From Citrus County to the NFL’s biggest stage, Nate Varnadore still couldn’t believe his good fortune.
“It’s a lot to take in,” he acknowledged Sunday, sitting in the stands at U.S. Bank Stadium in Minneapolis, Minnesota, a few hours before the start of Super Bowl LII.
“Take a guy who works in Inverness, Florida, put him in a place where it’s below zero to watch professional football. Years from now, I can tell people I was at that game.”
And he can thanks Citrus football fans for it.
Varnadore was named the Tampa Bay Buccaneers high school football coach of the year, decided upon by votes for semi-finalists. In his first year at Citrus High School, Varnadore posted a 5-4 record.
Along with $2,000 for the football program at CHS, the Bucs sent Varnadore and his wife to the Pro Bowl last weekend in Orlando along with top nominees from all 31 other NFL teams for the Don Shula NFL High School Coach of the Year. The recipient was the Los Angeles Chargers nominee, Robert Garrett of Crenshaw High School in Los Angeles.
Few teams, though, sent their top high school coaches to the Super Bowl. The Bucs picked up the cost of the flight, hotel and four seats for the game.
Varnadore and his wife, Melissia, assistant principal at Crystal River High School, attended, as did Varnadore’s brother Seth, who is an assistant coach at CHS, and Dave Marino, a coach at Palmetto high School who is a mentor to both Nate and Seth.
Marino is from New Jersey and a huge Philadelphia Eagles fan. That made allegiances easy for all four.
They weren’t alone.
“It’s probably 3-to-1 Eagles fans,” Melissia Varnadore said during a phone interview Sunday before the game.
Her husband agreed.
“Eagles fans have taken over, that’s for sure,” he said. “Whether they win or lose, their fan base has slowly taken the place over. It’s like a college atmosphere. It’s a very neat experience.”
There were some national media stories that Minneapolis was cold — no pun intended — to Eagles fans since Philly knocked off the Minnesota Vikings in the NFC championship game two weeks ago, denying the host city the opportunity for a home Super Bowl.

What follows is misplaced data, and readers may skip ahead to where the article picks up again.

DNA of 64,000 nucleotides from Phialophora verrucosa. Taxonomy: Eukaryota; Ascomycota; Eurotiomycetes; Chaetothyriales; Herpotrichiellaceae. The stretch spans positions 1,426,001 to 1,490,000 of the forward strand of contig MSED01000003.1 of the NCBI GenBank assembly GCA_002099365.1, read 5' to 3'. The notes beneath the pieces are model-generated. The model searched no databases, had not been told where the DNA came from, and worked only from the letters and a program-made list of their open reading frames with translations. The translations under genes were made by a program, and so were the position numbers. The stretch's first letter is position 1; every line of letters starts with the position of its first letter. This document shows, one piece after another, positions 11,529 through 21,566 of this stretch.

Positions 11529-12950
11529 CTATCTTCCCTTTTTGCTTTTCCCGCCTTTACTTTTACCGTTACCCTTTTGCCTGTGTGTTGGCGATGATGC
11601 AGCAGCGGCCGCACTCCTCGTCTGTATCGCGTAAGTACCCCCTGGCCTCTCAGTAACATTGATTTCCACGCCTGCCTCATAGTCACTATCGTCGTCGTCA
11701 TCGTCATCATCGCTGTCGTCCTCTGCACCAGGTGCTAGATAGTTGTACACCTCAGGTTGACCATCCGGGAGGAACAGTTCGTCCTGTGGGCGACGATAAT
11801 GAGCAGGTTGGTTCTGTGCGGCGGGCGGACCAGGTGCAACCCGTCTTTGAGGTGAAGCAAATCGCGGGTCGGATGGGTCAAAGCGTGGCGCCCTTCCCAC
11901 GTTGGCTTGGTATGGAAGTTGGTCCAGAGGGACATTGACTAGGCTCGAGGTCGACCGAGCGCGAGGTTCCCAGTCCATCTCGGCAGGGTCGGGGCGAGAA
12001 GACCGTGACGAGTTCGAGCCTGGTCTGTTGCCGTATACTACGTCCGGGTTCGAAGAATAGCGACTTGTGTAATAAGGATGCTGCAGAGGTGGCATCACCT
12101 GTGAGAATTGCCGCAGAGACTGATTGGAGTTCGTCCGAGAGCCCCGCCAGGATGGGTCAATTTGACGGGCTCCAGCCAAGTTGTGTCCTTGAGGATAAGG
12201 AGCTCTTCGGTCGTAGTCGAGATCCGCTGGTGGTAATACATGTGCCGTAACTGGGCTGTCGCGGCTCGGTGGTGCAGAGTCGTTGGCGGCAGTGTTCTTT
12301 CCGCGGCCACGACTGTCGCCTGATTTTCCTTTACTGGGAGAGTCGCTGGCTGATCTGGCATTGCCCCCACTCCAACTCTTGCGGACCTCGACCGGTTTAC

Melissia said that wasn’t the case.
“They’re being very nice. We haven’t run into anybody rude or anything,” she said.
Minnesota, though, is cold — especially for a foursome of Floridians. Melissia said they awoke to 25-below temps Sunday morning.
“We literally walked from our hotel across a parking lot for lunch and my eyes were watering, my face frozen,” she said.
Like in all northern cities hosting a Super Bowl, the stadium is domed and protected from the elements.
Their seats, she said, are a “coach’s dream” — above the corner end zone, on the Eagles bench side of the field, easy eye access to the entire playing field.
“I don’t think there’s a bad seat in the stadium,” Melissia said.
Coach Varnadore said he’s kept in touch on social media with players and friends back in Citrus County.
“The kids are very excited,” he said. “They’ve been very supportive. They know it’s a once in a lifetime opportunity.”
Not surprisingly, this is Varnadore’s first Super Bowl.
“It’s probably my only time,” he said. “The Super Bowl is history. It’s very humbling when you look at it from that perspective.”
Contact Chronicle reporter Mike Wright at 352-563-3228 or firstname.lastname@example.org.